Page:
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From Richard Liang <richard.lian...@gmail.com>
Subject Re: [classlib] Tests for serialization – which package, name?
Date Fri, 28 Apr 2006 07:32:33 GMT
Anton Avtamonov wrote:
> On 4/28/06, Stepan Mishura <stepan.mishura@gmail.com> wrote:
>   
>> On 4/27/06, Anton Avtamonov  wrote:
>>
>>     
>>> On 4/27/06, Tim Ellison wrote:
>>>       
>>>> I say leave them mixed.  We are no more likely to want to run
>>>> serialization tests separately than we are locking tests etc. and trying
>>>> to layout the tests on disk to represent all the different metadata
>>>> about each test case is not going to work.
>>>>         
>>> +1. usually we have test layout like: one class - one TestCase. I
>>> don't see big reason to support several layouts simultaneously
>>> (class-based, serialization-based, etc.)
>>>       
>> Agree, "one class - one TestCase" it's a good formula in general.
>> But I'd prefer separate tests to verify standalone functionality (BTW, there
>> a separate spec. for serialization!).
>>     
>
> Well, the spec describes how and which private fields/methods can be
> defined to handle serialization, right? So, to test serialization spec
> we should use special tests which cover serialization engine itself.
> As I told already that is not a case for object serialization testing
> which just ensure that object is properly restored.
>
>   
Agree. And we do not see any chances to just execute all of the 
serialization tests, shall we? ;-)
>> Separating makes possible to unify
>> testing approach that in turn leads to more simple and effective tests, for
>> example, which tests looks better?
>>
>> public class SerMyTest extends SerializationTest {
>>    protected Object[] getData() {
>>        return new Object[]{
>>            new My(param1, param2, param3),
>>             new My(param4, param5, param6),
>>            new My(param7, param8, param9),
>>        };
>>    }
>>
>>    protected void assertDeserialized(Object oref, Object otest) {
>>        //override to provide specific comparison
>>    }
>> }
>>
>> public class MyTest extends TestCase {
>>
>>    public void setUp() throws Exception {
>>        // sophisticated set up that unrelated to serialization at all !!!
>>    }
>>     public void tearDown() throws Exception {
>>        // sophisticated tear down that unrelated to serialization at all
>> !!!
>>    }
>>
>>     public void testSerialization1(){
>>        ObjectInputStream in = new
>> ObjectInputStream(getClass().getResourceAsStream(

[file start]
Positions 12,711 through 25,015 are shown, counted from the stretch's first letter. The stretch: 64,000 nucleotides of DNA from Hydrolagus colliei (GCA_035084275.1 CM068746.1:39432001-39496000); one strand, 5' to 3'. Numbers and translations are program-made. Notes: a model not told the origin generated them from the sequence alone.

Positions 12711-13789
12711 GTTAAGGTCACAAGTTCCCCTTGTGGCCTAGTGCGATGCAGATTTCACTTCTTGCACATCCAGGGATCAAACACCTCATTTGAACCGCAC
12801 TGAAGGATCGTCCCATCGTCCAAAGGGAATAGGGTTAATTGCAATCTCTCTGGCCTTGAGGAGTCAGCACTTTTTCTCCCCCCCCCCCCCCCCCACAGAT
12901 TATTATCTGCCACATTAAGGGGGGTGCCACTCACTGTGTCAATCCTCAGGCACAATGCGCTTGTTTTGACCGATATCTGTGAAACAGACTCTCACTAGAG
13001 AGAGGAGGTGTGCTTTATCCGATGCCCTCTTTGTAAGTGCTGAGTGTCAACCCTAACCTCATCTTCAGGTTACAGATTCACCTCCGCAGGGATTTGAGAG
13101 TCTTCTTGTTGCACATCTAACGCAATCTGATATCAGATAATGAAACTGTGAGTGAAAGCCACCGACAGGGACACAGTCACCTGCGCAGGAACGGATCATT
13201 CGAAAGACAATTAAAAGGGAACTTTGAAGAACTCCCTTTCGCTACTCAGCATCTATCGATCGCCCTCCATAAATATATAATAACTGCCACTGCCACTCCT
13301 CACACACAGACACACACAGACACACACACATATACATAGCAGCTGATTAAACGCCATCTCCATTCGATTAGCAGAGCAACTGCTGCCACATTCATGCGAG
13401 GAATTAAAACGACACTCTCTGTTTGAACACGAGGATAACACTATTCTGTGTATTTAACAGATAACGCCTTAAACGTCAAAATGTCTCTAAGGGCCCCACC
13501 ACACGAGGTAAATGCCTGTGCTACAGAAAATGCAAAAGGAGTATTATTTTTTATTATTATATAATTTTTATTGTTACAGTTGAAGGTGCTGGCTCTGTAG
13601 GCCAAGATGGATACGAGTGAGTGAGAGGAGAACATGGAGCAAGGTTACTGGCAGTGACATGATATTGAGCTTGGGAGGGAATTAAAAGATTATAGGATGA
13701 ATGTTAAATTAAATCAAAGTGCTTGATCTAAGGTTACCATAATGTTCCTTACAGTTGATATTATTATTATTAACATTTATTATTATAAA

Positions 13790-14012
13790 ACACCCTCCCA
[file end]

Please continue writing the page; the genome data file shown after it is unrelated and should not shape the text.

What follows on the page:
>>                "test1.ser"));
>>        My my = (My) in.readObject();
>>        assertEquals(new My(param1, param2, param3), my);
>>     }
>>
>>     public void testSomethingUnrelatedToSerialization() {
>>     }
>>
>>     public void testSerialization2(){
>>        ObjectInputStream in = new
>> ObjectInputStream(getClass().getResourceAsStream(
>>                "test2.ser"));
>>        My my = (My) in.readObject();
>>        assertEquals(new My(param4, param5, param6), my);
>>     }
>>
>>     public void testCtor() {
>>     }
>>
>>     public void testSerialization3(){
>>        ObjectInputStream in = new
>> ObjectInputStream(getClass().getResourceAsStream(
>>                "test3.ser"));
>>        My my = (My) in.readObject();
>>        assertEquals(new My(param7, param8, param9), my);
>>     }
>> }
>>     
>
>
> Which approach is better is very personal :-). I would ay that the
> second one. It is more intention-revealing. Really, when you override
> testDeserialized() you don't see how and where it is used. With
> properly used delegation pattern the tests would be:
>
> testSelfSerialization() {
>     Object deserialized = SerializationTest.serializeDeserialize(original);
>     assertEquals(original, deserialized);
> }
>
> In case deserialization assertion for the particular object is not
> just assertEquals() it will be well-shown.
>
> Similarly to test against stored serialization form (golden file).
>
> Wishes,
> --
> Anton Avtamonov,
> Intel Middleware Products Division
>
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>
>
>   


-- 
Richard Liang
China Software Development Lab, IBM 



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